A joint effort between Cheshire Police, the RSPCA, and the Naturewatch Foundation has launched a vital educational initiative, ‘Operation Recall,’ to address the growing concern of livestock worrying across the UK.

This collaboration is a significant step towards raising awareness about the impact of livestock worrying and working to prevent future incidents. Incidents of livestock worrying are on the rise, as indicated by research from the National Farmers’ Union (NFU). According to the RSPCA, these incidents can have a profoundly devastating impact. The NFU’s data reveals a staggering 50% increase in the cost of livestock worrying to farmers between 2019 and 2022, coinciding with the maturation of puppies purchased during the pandemic boom.

The Dangers of Livestock Worrying

Geoff Edmond, the national wildlife coordinator at the RSPCA, emphasised the importance of this initiative. He stated: “Accidents can happen, and even the most well-behaved dogs can become distracted and excited by grazing animals. The resulting stress and anxiety experienced by livestock can lead to pregnancy loss and, in extreme cases, severe attacks that result in injury or even death. This not only affects the animals but also takes an emotional toll on farmers, jeopardising their livelihoods.”

Moreover, the implications extend to the dogs involved: farmers seeking to protect their livestock can, by law, shoot them. Edmond added, “Owners could also be prosecuted if their dogs are caught worrying livestock. Partnering with Naturewatch and the police is crucial for educating the public, supporting rural communities, and preventing these tragic incidents.”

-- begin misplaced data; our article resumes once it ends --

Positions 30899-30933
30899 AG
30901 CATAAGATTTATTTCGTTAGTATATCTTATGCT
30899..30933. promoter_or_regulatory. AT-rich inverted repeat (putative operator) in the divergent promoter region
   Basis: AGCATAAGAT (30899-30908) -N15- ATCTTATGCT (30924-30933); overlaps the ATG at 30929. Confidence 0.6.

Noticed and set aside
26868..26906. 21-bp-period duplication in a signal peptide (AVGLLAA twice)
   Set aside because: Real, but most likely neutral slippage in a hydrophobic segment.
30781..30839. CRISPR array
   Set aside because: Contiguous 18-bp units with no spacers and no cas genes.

Educational and Awareness Efforts

The ‘Operation Recall’ initiative, which began in Cheshire, is set to expand nationally, with support from the newly established National Rural Crime Unit. As part of restorative justice, police forces are utilising an educational video following livestock worrying incidents. An awareness campaign, developed in collaboration with Naturewatch Foundation, aims to educate the public and prevent further livestock worrying.

PC Jim Clark of Cheshire Police stressed the significance of this partnership, saying, “Livestock worrying incidents have a ripple effect, affecting the livestock, the farmer, the offender, and the dog involved. Working in conjunction with organisations such as the RSPCA and Naturewatch Foundation brings unique expertise to the project.”

Kate Salmon, campaign manager at Naturewatch Foundation, said: “It’s crucial that dog walkers act responsibly to prevent these incidents, which can lead to tragic consequences for all animals involved.”

Advice for Dog Owners

The RSPCA’s primary advice to dog owners is to keep their dogs on a lead when in the vicinity of livestock, regardless of their dog’s temperament or the appearance of secure fencing. This simple measure can prevent potentially tragic incidents.

Hannah Doyle, a dog owner from Sussex, shared her experience. She said: “One day my dog went out with a new dog walker and for some reason they let him off the lead. He squeezed under a gate and started chasing some sheep. I was so relieved when the farmer reported that all the sheep were okay. The thought that an animal might have been hurt or killed – or my dog shot – was awful. I think it was a valuable lesson for both of us. Now I always keep him on a lead, even when livestock appear safely fenced in, just in case.”

For additional information on ‘Operation Recall,’ please visit Naturewatch’s dedicated page.